Friday, 18 March 2011

Term time holidays: are they such a bad thing?

Two weeks ago, we took Monkey to Barcelona for the weekend. Primarily, it was because he wanted to see his Daddy run in the marathon but he also wanted to go to the Nou Camp and see FC Barcelona play. The fact this fell just before his birthday meant we could do some negotiating regarding presents and party and so the deal was struck.

Obviously, it's term time so he missed a couple of days of school. Thankfully, our school is fairly relaxed about absences and as long as you have asked for permission on the right form, they will grant permission if you've not exceeded the 10 days limit for absence in any school year. And yet, I have heard tales of other schools stating that they will not grant permission for any term-time holidays at all and some go as far as issuing fines for unauthorised absences. Seriously?

This gives the impression that any parent taking their child out of school in term time is depriving their child of a proper education and are somehow failing. But is that really the case?

Monkey learned so much in the four days he was in Barcelona. It was the first time he'd been abroad and be old enough to appreciate all the things that were happening. When we first landed in Spain and were finally in a place where Brits were in the minority, his eyes were as wide as saucers. He could hear people talking and not understand a word they were saying. All the posters and billboards had words on them that he could no longer read. He'd never considered before that being in a different country really was so totally different. As it happened, his teacher had given him a reading book about tunnels which we took with us - and then he went down more tunnels than he'd ever seen before, which helped him understand the pictures and words he was reading. Then, we saw a massive drill that was digging a tunnel to allow high speed trains to come into the central station nearby. He went back to school to tell the teacher all about all the tunnels he'd been in and what they were like.

It wasn't just tunnels - Monkey experienced what was, to him anyway, a whole new world. New food (he ate copious amounts of calamari, tomato bread, patatas bravas and pasta salad), new language, sights, sounds and people. At school, he'd have been doing some reading and some topic work on fruit - so we took him around La Boqueria market so he could see all the fruit, amongst other things, on display. In fact, he learnt so many things, I swear he grew an inch or two whilst we were there.

OK, so not every holiday is a city break to a place that has so much that can be considered educational. But I found a quote from an Ancient Greek philosopher Euripides which is as true now as it was thousands of years ago. “Experience, travel - these are as education in themselves”. Whether it is a trip to the seaside in the UK, a city break, a beach holiday in Europe or further afield, it provides new experiences for a child, which surely, they must learn from.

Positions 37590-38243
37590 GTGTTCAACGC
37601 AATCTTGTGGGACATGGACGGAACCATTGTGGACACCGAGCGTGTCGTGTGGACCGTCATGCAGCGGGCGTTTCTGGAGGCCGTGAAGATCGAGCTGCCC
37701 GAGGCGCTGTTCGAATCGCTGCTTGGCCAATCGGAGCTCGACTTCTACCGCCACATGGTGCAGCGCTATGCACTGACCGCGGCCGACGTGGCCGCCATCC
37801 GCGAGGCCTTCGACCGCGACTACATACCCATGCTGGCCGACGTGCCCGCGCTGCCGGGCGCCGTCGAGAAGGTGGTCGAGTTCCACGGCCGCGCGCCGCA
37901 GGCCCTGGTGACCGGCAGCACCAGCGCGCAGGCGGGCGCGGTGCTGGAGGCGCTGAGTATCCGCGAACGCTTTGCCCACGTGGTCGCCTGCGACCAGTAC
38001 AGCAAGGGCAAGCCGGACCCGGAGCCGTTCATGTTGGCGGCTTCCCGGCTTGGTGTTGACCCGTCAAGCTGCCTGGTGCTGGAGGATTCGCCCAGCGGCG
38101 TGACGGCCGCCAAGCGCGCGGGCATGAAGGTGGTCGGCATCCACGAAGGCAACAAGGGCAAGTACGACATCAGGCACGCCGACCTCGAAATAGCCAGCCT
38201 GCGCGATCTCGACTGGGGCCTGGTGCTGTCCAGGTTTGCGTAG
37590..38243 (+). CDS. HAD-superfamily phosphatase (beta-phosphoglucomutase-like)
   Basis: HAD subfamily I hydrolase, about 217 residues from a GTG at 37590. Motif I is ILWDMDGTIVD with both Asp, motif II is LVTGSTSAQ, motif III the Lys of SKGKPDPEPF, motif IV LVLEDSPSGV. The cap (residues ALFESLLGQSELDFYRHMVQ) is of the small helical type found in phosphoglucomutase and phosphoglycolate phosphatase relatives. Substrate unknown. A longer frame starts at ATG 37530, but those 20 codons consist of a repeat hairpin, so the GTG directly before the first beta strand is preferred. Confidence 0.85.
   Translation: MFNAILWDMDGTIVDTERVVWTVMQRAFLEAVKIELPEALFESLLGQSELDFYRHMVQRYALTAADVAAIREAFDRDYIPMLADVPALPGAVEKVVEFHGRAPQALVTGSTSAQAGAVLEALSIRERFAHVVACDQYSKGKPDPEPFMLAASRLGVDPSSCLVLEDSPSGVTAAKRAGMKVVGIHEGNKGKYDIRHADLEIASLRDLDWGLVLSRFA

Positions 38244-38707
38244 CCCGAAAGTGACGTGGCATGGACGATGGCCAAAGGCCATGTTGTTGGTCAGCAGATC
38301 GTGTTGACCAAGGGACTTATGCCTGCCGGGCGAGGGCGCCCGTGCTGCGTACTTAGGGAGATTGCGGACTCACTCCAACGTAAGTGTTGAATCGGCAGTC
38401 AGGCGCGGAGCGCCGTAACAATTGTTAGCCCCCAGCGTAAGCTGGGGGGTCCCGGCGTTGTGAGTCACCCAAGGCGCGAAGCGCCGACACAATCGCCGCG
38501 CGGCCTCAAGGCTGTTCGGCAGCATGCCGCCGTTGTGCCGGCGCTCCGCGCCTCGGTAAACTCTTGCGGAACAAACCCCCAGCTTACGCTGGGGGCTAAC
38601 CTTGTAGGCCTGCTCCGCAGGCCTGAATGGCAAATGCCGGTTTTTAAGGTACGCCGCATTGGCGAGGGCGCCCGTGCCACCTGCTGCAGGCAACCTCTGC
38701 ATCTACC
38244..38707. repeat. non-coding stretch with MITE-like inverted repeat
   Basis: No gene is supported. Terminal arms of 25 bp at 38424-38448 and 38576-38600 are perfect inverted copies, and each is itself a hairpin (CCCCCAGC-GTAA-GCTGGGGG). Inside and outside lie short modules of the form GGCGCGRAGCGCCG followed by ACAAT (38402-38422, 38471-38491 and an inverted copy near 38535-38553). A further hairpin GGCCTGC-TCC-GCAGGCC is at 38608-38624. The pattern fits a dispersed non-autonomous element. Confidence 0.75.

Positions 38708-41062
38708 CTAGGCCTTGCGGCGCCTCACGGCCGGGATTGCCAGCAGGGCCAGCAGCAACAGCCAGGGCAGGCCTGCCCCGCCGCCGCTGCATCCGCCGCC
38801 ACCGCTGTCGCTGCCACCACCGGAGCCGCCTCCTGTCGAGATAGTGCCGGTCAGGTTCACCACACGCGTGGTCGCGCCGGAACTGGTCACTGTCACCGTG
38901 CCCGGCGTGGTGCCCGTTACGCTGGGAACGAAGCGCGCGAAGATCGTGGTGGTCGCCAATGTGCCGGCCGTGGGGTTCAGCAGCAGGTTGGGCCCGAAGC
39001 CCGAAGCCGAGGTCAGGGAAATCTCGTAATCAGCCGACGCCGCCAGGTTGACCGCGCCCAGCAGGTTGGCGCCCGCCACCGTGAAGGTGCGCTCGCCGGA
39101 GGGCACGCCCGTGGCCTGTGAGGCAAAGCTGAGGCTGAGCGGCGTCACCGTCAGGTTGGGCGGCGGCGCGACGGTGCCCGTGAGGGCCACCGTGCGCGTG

I appreciate why they say children should not miss school - largely for reasons that are more disruptive to the school and fears it will hamper the child's progress - but if it's managed carefully and planned, surely it can't be detrimental? And how much more disruptive to a child's learning must unplanned absence for illness be? Persistent lateness is likely to be more disruptive to the child's progress too, if not more so, as it will affect more school days than a week or two of authorised absence.

So, why do some schools frown so much on term-time holidays? Or is it because the pressure on them to deliver on targets for attendance as well as academic performance mean there is little margin for error? Surely it pushes parents to lie to the school and say their child is ill instead! Many families are now finding that taking a term-time holiday is the only way they can afford one. (I won't go into the whys and wherefores of the price of holidays during school holidays; that's a whole other post). Taking children out of school to spend valuable time with their families that they would otherwise not have is likely to be a largely positive experience that has the potential to benefit their school work.

Or is it just me that thinks that? Am I just being a rebel?

For the record, I'm not planning to take my children out of school regularly although this was the second time they had been out of school this year, due to attending a family wedding in Devon that took place on a Friday. Last year, Monkey missed no school days at all, not even one for sickness. Next year may well be the same - the way that the school holidays have worked out, we can take a holiday this summer during the last week when most schools are going back so prices have dropped quite sharply. All the same, I don't think that if we choose to take them awayduring term time, I will worry too much about any harm to their progress at school.

Because they have so much to learn, the world is out there. And unfortunately, the world doesn't come to them inside the confines of a classroom.
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